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BMC Ophthalmology

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Novel compound heterozygous mutations in CNGA1in a Chinese family affected with autosomal recessive retinitis pigmentosa by targeted sequencing

Contributed equally
BMC OphthalmologyBMC series – open, inclusive and trusted201616:101

https://doi.org/10.1186/s12886-016-0281-6

Received: 10 November 2015

Accepted: 16 June 2016

Published: 8 July 2016

Abstract

Background

About 37 genes have been reported to be involved in autosomal recessive retinitis pigmentosa, a hereditary retinal disease. However, causative genes remain unclear in a lot of cases.

Methods

Two sibs of a Chinese family with ocular disease were diagnosed in Eye and ENT Hospital of Fudan University. Targeted sequencing performed on proband to screen pathogenic mutations. PCR combined Sanger sequencing then performed on eight family members including two affected and six unaffected individuals to determine whether mutations cosegregate with disease.

Results

Two affected members exhibited clinical features that fit the criteria of autosomal recessive retinitis pigmentosa. Two heterozygous mutations (NM000087, p.Y82X and p.L89fs) in CNGA1 were revealed on proband. Affected members were compound heterozygotes for the two mutations whereas unaffected members either had no mutation or were heterozygote carriers for only one of the two mutations. That is, these mutations cosegregate with autosomal recessive retinitis pigmentosa.

Conclusions

Compound heterozygous mutations (NM000087, p.Y82X and p.L89fs) in exon 6 of CNGA1are pathogenic mutations in this Chinese family. Of which, p.Y82X is firstly reported in patient with autosomal recessive retinitis pigmentosa.

Keywords

CNGA1Autosomal recessive retinitis pigmentosaTargeted exome sequencing

Background

Retinitis pigmentosa (RP, OMIM 268000) refers to a set of hereditary retinal diseases that feature progressive degeneration of the rod and cone photoreceptors. The classic symptom of RP includes early night blindness, progressive increase of the vision field constriction, pigment accumulation in the outer retina and gradually reduced visual acuity. As RP advances, patients will be eventually complete blindness. Nutritional supplementary of vitamin A and docosahexaenoic acid (DHA) in early, could slow progression of disease in many patients [14].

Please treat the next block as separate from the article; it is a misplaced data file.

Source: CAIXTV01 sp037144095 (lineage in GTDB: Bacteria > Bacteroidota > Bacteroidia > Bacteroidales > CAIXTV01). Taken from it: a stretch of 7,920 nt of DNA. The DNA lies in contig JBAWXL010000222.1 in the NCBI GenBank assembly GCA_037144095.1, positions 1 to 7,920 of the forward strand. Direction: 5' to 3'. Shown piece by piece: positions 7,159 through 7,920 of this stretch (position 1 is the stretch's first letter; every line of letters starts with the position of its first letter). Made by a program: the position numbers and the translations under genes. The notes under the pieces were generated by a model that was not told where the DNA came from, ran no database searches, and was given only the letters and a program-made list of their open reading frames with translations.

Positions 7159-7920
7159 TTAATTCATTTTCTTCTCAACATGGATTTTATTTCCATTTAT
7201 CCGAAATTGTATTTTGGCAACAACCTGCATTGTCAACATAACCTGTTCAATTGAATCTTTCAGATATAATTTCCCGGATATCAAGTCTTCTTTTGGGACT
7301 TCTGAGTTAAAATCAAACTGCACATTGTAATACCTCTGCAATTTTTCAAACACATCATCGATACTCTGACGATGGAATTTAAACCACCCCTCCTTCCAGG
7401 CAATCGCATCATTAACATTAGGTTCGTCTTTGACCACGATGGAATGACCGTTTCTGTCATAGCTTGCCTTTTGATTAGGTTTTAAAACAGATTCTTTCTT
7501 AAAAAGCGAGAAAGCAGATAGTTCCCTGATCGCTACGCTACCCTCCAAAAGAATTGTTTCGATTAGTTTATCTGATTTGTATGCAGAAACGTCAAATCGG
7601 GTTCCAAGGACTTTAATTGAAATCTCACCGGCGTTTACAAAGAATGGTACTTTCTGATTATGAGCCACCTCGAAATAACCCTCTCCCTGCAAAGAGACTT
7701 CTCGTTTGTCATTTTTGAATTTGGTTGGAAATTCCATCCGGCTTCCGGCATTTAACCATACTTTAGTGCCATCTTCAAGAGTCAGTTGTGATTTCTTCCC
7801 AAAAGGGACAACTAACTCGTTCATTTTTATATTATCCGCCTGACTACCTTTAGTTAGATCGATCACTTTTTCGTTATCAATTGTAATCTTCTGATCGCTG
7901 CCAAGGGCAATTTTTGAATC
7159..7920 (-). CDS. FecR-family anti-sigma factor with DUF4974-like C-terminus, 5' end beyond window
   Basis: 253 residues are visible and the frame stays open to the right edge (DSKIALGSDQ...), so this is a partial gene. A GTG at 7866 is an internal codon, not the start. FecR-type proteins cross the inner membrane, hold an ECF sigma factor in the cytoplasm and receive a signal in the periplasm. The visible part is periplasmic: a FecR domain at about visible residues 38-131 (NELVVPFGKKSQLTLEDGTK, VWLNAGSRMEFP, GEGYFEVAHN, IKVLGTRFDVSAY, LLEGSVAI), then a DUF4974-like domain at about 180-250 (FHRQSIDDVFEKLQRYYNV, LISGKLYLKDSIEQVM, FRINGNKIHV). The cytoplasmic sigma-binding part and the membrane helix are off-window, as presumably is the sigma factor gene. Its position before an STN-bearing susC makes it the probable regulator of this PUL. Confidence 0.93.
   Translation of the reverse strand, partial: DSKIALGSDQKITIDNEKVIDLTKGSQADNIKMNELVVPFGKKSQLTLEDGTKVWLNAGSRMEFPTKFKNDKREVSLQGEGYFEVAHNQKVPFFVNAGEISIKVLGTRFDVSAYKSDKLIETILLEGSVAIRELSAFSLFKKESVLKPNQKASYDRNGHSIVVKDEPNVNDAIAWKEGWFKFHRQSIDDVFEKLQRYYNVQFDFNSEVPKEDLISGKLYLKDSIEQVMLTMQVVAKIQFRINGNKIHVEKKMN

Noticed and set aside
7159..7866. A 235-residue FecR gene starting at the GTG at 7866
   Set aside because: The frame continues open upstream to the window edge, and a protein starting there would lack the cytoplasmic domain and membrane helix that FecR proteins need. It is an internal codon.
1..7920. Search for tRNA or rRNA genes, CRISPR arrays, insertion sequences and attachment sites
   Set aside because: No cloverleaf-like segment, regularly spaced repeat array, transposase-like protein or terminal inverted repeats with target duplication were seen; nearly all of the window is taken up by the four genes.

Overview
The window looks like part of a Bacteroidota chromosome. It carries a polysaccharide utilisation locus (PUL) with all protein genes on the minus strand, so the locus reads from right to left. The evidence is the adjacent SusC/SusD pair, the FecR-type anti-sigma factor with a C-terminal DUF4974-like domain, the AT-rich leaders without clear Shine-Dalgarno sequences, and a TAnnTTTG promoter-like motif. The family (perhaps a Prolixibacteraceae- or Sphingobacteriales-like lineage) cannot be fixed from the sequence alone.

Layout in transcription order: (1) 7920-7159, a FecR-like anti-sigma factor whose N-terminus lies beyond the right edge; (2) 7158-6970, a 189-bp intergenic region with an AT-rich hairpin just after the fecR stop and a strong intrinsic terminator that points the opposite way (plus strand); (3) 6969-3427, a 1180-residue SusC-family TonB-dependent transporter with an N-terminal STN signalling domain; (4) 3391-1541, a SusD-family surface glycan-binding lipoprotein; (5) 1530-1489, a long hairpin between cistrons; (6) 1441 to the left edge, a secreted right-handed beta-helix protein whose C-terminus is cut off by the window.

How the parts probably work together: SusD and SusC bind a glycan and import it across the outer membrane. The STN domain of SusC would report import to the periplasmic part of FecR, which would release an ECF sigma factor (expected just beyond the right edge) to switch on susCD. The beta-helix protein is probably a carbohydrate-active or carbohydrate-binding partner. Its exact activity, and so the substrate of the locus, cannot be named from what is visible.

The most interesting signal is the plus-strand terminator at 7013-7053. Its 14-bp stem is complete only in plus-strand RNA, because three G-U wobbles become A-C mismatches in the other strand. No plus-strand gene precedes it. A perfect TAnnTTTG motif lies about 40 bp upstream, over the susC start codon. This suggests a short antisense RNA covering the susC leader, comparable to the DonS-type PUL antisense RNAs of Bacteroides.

RP can be inherited in three patterns-autosomal dominant, autosomal recessive and X-linked which account for 30 ~ 40 %, 50 ~ 60 and 5 ~ 15 % of the RP patients, respectively [57]. Digenic inheritance and maternal (mitochondrial) inheritance have also been reported in few cases [8, 9]. By now, 37 genes have been reported to responsible for autosomal recessive retinitis pigmentosa (ARRP) (http://sph.uth.edu/retnet/). Each gene accounts for 0.6 ~ 20 % of ARRP patients. These genes are mainly functioned in following pathways: phototransduction cascade, vitamin A metabolism, structural and cytoskeletal and signaling, cell-cell interaction and synaptic interaction [10]. Although so many genes are identified, causative genes remain unclear in a lot of cases.

Given the harmful of RP, it’s urgent to diagnose as soon as possible. However, RP is highly complicated. It’s difficult to diagnose only rely on clinical features for some cases. Molecular diagnosis is an effective supplementary diagnosis method. The traditional way, PCR combined Sanger sequencing, are time-consuming and costly if there are a lot of candidate genes need to be examined. With the advent of next generation sequencing (NGS) technology, it’s fast to determine the genotype of a large set of genes in parallel. It’s especially useful as the price decrease with the progression of this technology. Target sequencing is a kind of NGS technology which can rapidly capture the entire protein-coding sequence. Numerous causative mutations were accurately and rapidly revealed by this method in recent years [1114].

In this study, a proband of a Chinese family was subjected to target sequencing and 11 variants are identified as candidate pathogenic mutations. Then, pedigree analysis showed that only two compound heterozygous mutations (NM000087, p.Y82X and p.L89fs) in exon 6 of CNGA1 co-segregate with disease. Of which, p.L89fs was identified in ARRP Japanese patients [15]. P.Y82X is a novel mutation. We conclude that these mutations are responsible for ARRP in this family.